Review Roundup: What Did Critics Think Of The UK Premiere Of FALSETTOS?
The double Tony Award-winning Falsettos is a hilarious and poignant look at a modern family revolving around the life of a gay man Marvin, his wife, his lover, his soon to be bar mitzvahed son, their psychiatrist, and the lesbian neighbours.
Originally created under the spectre of the AIDS crisis, this groundbreaking musical about family dynamics manages to remain buoyant and satirically perceptive even as it moves towards its heartbreaking conclusion.
The cast features Natasha J Barnes, Daniel Boys, Gemma Knight-Jones, Joel Montague, Laura Pitt-Pulford, Oliver Savile, Albert Atack, George Kennedy, Elliot Morris and James Williams. It's directed and choreographed by Tara Overfield-Wilkinson and produced by Selladoor Worldwide.
Let's see what the critics had to say!
Andrew Tomlins, BroadwayWorld: The pace is fast, lyrics are thrown at the audience and it's hard to keep up, but it fits in well with the style of these larger-than-life characters - with Daniel Boys, Oliver Savile,Laura Pitt-Pulford and Joel Montague leading a stellar ensemble cast.
Jessie Thompson, Evening Standard: But on the whole this is an intelligent, subversive musical that feels like a neglected gem. The cast expertly tread the fine line between comedy and pathos, with Laura Pitt-Pulford shining as Trina, and Albert Atack as Jason brilliantly conveying the deadpan wit of the lyrics ("My father's a homo - my mother's not thrilled at all").
Dominic Maxwell, The Times: It's a bold bit of programming: a three-month run in a 300-seat theatre for a show with no stars and no mainstream profile over here. Happily, the quality of the songwriting and of the performances in Tara Overfield-Wilkinson's fluid production justifies the risk. And although there are shards of Stephen Sondheim in Finn's gorgeously busy approach, he convinces you that he has found his own genre of confessional storytelling.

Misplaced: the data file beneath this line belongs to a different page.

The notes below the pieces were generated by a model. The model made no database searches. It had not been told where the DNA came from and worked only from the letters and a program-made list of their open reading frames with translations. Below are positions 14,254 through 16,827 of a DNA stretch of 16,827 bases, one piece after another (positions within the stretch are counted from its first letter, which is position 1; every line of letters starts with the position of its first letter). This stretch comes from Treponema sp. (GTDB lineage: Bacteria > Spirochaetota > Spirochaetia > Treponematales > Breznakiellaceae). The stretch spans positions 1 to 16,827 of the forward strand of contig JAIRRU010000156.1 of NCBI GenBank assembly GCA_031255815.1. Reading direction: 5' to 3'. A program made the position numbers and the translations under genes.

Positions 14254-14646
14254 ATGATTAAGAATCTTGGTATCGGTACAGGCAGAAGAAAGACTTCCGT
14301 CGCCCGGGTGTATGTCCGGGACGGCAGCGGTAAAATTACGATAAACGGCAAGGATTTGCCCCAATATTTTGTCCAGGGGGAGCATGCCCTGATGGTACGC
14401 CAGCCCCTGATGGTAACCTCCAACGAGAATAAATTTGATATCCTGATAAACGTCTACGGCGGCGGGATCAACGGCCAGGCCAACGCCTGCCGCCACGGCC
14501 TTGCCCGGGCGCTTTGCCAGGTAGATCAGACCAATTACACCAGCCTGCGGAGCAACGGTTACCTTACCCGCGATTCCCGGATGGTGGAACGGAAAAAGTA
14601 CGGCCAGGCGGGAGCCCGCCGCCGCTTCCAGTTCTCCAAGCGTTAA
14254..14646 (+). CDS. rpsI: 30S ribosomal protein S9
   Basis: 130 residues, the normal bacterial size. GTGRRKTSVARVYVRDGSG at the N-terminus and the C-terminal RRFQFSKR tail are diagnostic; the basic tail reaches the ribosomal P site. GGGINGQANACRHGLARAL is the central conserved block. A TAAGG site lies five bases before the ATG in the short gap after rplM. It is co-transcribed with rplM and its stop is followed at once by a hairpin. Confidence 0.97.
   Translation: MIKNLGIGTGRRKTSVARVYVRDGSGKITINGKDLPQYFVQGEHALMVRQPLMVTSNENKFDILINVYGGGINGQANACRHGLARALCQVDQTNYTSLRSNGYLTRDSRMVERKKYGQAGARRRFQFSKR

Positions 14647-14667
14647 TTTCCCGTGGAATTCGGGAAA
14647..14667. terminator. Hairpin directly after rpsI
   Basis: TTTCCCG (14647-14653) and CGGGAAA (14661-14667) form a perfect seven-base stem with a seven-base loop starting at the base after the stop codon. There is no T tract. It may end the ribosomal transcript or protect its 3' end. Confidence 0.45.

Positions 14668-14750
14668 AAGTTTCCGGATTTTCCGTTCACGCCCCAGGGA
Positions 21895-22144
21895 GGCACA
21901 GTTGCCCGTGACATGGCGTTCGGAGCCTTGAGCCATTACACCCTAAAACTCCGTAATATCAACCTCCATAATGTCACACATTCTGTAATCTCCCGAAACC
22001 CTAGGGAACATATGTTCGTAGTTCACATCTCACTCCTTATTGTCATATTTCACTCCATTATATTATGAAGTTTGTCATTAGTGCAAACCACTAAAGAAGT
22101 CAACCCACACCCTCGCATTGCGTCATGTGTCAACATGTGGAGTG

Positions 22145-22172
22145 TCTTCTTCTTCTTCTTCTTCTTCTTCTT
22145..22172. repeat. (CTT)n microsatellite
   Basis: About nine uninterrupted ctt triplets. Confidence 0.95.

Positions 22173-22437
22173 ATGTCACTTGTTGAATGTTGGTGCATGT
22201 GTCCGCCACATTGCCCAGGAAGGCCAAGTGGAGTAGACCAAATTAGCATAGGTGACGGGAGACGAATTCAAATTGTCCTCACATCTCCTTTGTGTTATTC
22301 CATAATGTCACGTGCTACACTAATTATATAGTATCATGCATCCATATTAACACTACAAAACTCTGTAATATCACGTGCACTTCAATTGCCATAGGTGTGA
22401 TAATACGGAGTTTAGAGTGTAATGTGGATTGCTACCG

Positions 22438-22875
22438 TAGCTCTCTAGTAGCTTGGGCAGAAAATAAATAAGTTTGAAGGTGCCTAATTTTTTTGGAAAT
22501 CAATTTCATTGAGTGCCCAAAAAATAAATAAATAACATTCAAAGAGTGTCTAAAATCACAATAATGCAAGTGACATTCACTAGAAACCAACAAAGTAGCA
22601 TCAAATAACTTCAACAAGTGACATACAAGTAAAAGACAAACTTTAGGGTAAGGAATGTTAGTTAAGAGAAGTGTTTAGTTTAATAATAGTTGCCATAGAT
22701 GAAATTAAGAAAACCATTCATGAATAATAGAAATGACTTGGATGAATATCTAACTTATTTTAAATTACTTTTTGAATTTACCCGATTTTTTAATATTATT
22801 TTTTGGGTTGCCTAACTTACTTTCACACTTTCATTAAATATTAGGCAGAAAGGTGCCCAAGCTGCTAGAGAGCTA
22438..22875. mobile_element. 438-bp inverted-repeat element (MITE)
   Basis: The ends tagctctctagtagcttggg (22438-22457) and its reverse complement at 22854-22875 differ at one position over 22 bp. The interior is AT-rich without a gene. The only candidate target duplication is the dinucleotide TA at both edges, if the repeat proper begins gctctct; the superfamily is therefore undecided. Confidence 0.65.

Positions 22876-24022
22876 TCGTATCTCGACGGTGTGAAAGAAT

Alice Saville, Time Out London: This beautifully sung production is a reminder that 'Falsettos' deserves to be better known; its knotty, prophetic explorations of queer family shine out, even in a production that's (metaphorically, not literally) a little off-key.
Fiona Mountford, The Telegraph: There are flashes of Sondheimian wit in the lyrics; in Everyone Hates His Parents, we're informed that "God hated his". The standout number is What More Can I Say, a haunting love ballad offered by Marvin to Whizzer, but the trouble with the sheer heft of songs is that it too quickly gets buried by the oncoming tide.
David Benedict, The Stage: The piece has been little-seen in the UK, with only a limited four-week West End run for March of the Falsettos, the first act of this now two-act piece. Sadly, if the original creatives were waiting for a production to kick-start its British life, they are likely going to have to wait longer.
Marianka Swain, The Arts Desk: William Finn and James Lapine's musical - which combines two linked one-acts, March of the Falsettos and Falsettoland, set in late 1970s/early 1980s New York - picked up Tony Awards in 1992 for its book and score, and was nominated again in 2016 for an acclaimed revival. Yet the UK hasn't sighted this landmark piece until now, with Tara Overfield-Wilkinson directing and choreographing an engaging if somewhat chaotic production.